In just over a year from now, the 10 members of the Association of Southeast Asian Nations (ASEAN) are set to move a step closer towards integration, as the ASEAN Economic Community (AEC) comes into being.
Bringing together 10 markets – effectively Asia’s third-largest economy by nominal GDP – the AEC provides another good reason to believe that ASEAN will go on delivering strong rates growth.
The ASEAN region has been a global outperformer since 1980, averaging economic growth around 5.4 per cent a year, well above the global average of 3.4 per cent.
The ASEAN region has been a global outperformer since 1980
Growth in ASEAN has been remarkably resilient, even during the global financial crisis, and it’s not over yet: there is considerable room for further growth over the next few years, driven by urbanisation (the majority of ASEAN’s population still live in rural areas), foreign investment and domestic consumption.
If ASEAN, with its population of 625 million, were a single country, it would be the world’s largest market after China and India. Investors view ASEAN as a low-cost factory base, but the region is also a huge consumer market, underpinned by fast-growing incomes.
Taking the opportunities
To make the most of these opportunities, and attract investors, ASEAN needs better infrastructure. Many of the 10 ASEAN economies are relatively advanced when it comes to telecommunications and have good access to electricity, but improvements are needed to roads, ports, airports and other transport infrastructure.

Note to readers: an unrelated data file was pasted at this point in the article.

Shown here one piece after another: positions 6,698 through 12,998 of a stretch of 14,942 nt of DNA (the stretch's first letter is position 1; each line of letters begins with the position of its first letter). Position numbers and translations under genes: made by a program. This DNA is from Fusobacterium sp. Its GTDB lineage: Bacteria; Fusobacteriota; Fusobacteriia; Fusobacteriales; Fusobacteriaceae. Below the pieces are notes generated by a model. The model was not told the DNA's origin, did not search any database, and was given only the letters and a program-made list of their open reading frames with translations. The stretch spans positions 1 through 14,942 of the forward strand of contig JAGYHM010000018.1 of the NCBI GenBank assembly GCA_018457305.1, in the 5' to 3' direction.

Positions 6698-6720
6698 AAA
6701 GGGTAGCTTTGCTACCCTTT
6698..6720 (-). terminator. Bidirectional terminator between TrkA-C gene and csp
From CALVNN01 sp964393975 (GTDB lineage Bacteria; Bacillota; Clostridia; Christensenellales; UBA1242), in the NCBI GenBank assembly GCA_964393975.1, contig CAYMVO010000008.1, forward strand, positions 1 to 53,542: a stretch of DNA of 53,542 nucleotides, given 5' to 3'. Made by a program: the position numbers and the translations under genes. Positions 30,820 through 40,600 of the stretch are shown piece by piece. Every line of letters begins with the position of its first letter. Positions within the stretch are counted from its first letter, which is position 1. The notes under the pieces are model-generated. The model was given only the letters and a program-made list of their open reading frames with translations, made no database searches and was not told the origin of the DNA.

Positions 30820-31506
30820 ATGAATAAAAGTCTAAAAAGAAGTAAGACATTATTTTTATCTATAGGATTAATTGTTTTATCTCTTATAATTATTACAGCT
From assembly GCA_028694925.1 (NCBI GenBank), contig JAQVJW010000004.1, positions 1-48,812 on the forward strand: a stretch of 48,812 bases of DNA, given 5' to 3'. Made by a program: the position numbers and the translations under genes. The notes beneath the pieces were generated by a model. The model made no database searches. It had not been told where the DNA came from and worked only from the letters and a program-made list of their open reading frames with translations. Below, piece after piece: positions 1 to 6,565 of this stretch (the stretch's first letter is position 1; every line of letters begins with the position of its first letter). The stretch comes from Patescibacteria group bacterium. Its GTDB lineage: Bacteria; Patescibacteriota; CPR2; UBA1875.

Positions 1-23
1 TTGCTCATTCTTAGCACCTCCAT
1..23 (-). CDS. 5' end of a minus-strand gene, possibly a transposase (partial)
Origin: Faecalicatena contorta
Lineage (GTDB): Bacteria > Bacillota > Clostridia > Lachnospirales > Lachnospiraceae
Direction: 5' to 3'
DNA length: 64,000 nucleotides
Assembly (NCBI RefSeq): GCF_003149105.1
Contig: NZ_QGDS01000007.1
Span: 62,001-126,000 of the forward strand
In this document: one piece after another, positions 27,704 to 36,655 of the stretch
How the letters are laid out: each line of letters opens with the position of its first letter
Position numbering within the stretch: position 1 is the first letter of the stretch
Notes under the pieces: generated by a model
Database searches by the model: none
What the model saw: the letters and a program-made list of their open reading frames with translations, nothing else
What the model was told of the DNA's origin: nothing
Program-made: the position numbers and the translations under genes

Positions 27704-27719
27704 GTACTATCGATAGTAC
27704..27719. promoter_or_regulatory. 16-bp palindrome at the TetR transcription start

Even so, ASEAN is likely to remain one of the world’s top exporters. The region is currently fourth after China, the US and Germany, but could surge to the number two spot, if it continues to benefit from low value-added manufacturing moving out of China. The AEC will also help to boost intra-regional trade, currently standing at 26 per cent of all ASEAN trade.
As global competition intensifies, ASEAN needs to integrate better as a region to overcome challenges and attract investors
ASEAN is favoured by an ample and cost-efficient labour supply, expected to grow by 70 million by 2030 – by contrast, China’s labour force is expected to contract by almost the same number. Meanwhile, ASEAN is actively pursuing a high number of free trade agreements that will help boost its growth.
The ASEAN way to tighter cooperation
As an economic community, ASEAN is not an Asian answer to the European Union, nor is it trying to be. ASEAN works by consensus – the ASEAN way – and there is no central institution, such as the European Commission, to enforce joint commitments.
However, as global competition intensifies, ASEAN needs to integrate better as a region to overcome challenges and attract investors. As an integrated region, ASEAN would also have a more powerful voice on the global stage.
There is much work still to be done, and completing the AEC blueprint by next year’s deadline may be tough. As such, the inauguration of the AEC – currently set for 31 December 2015 – should not be seen as the finish line of ASEAN integration, but rather a key milestone, as the 10 nations in this Asian powerhouse move on a steady course towards closer cooperation.
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